Section 19 of the Indian Penal Code, 1860 states that any person who is officially designated as a Judge and the person empowered by law to give any legal proceedings which may be civil or criminal or revenue and who is also empowered by law to give a judgment. A magistrate is a Judge when he is exercising jurisdiction and has the power to sentence to fine or imprisonment.
A Judge can be a member of a Panchayat when trying and determining the suit and having the power to do so under Regulation VII, 1816 of Madras Code. A collector is also a Judge when he is exercising jurisdiction in a suit. Hanumantha v. Lakshmayya (1937), an election officer who is empowered to remove names from electoral rolls is a Judge.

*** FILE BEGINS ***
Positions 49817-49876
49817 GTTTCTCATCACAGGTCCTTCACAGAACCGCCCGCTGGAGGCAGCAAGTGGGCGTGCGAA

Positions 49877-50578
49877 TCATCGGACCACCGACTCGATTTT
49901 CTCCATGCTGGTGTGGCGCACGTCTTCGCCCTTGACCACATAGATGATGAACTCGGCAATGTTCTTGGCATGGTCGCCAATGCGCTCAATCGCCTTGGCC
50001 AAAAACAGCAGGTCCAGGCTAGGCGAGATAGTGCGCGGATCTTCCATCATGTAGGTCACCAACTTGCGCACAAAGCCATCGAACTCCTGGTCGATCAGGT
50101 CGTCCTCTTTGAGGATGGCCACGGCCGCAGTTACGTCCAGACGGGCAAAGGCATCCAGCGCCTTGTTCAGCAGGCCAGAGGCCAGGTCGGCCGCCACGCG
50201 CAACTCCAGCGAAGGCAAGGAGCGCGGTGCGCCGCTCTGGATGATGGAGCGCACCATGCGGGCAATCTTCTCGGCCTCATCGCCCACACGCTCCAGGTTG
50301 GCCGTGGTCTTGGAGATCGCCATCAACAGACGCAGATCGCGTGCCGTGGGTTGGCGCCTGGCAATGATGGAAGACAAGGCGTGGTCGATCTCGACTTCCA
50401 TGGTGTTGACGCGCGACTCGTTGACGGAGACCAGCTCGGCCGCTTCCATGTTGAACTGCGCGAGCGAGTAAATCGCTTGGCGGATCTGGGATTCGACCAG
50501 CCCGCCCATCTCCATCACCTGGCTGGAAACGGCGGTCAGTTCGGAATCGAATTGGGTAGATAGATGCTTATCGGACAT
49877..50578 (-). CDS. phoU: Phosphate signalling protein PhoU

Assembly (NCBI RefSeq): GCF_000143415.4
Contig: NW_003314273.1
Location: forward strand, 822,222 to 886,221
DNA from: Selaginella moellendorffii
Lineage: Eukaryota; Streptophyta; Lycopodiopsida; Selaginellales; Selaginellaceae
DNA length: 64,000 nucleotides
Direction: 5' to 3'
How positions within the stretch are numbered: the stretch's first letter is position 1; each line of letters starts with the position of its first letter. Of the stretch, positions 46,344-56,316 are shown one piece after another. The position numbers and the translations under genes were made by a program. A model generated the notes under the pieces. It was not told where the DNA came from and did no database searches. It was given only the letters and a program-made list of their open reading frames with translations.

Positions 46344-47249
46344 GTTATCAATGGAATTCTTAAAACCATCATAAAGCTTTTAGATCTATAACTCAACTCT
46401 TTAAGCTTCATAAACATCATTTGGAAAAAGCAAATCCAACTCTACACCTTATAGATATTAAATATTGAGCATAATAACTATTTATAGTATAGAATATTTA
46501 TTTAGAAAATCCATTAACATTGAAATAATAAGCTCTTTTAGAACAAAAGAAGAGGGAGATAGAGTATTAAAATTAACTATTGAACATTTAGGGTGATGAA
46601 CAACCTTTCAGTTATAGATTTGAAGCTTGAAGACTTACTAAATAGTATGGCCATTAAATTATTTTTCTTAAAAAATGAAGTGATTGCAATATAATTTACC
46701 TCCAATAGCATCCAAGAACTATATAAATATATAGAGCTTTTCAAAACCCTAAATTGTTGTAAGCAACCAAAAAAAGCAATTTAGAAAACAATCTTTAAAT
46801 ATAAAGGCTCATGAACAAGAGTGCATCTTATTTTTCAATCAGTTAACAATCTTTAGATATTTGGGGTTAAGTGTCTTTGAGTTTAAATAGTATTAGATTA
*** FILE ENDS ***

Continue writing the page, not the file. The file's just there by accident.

But an Inspector of Cooperative Societies appointed to scrutinize nomination papers at an election is not a Judge, as held in Data Ram v. Bed Prakash (1970) The president of a Union Board is also a Judge when he accepts or rejects nomination papers. In Emperor v. Shankar (1938), the Village Police is also considered as a Judge when he decides cases under Section 14 of the Bombay Village Police Act, 1867. But those magistrates who can only give definitive judgments or when they have the power only to commit for real to another court, then they aren't Judge.
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